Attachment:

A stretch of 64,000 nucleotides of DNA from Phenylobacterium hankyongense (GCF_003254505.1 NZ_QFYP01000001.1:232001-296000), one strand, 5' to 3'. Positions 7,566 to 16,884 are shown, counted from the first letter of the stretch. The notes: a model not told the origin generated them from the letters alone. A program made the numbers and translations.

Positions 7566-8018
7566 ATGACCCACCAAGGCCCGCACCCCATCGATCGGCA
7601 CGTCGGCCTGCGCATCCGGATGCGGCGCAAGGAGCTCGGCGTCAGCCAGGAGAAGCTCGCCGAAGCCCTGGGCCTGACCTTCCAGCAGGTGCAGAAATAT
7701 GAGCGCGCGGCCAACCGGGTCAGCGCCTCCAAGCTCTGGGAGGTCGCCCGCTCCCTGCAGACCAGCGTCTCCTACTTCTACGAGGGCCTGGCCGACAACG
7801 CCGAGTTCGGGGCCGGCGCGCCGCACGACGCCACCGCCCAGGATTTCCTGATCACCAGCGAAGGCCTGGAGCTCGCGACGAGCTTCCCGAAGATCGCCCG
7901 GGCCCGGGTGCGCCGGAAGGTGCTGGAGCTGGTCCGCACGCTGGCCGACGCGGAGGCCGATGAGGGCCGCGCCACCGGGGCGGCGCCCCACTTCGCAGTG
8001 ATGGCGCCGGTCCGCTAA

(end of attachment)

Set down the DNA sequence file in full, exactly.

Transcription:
A stretch of 64,000 nucleotides of DNA from Phenylobacterium hankyongense (GCF_003254505.1 NZ_QFYP01000001.1:232001-296000), one strand, 5' to 3'. Positions 7,566 to 16,884 are shown, counted from the first letter of the stretch. The notes: a model not told the origin generated them from the letters alone. A program made the numbers and translations.

Positions 7566-8018
7566 ATGACCCACCAAGGCCCGCACCCCATCGATCGGCA
7601 CGTCGGCCTGCGCATCCGGATGCGGCGCAAGGAGCTCGGCGTCAGCCAGGAGAAGCTCGCCGAAGCCCTGGGCCTGACCTTCCAGCAGGTGCAGAAATAT
7701 GAGCGCGCGGCCAACCGGGTCAGCGCCTCCAAGCTCTGGGAGGTCGCCCGCTCCCTGCAGACCAGCGTCTCCTACTTCTACGAGGGCCTGGCCGACAACG
7801 CCGAGTTCGGGGCCGGCGCGCCGCACGACGCCACCGCCCAGGATTTCCTGATCACCAGCGAAGGCCTGGAGCTCGCGACGAGCTTCCCGAAGATCGCCCG
7901 GGCCCGGGTGCGCCGGAAGGTGCTGGAGCTGGTCCGCACGCTGGCCGACGCGGAGGCCGATGAGGGCCGCGCCACCGGGGCGGCGCCCCACTTCGCAGTG
8001 ATGGCGCCGGTCCGCTAA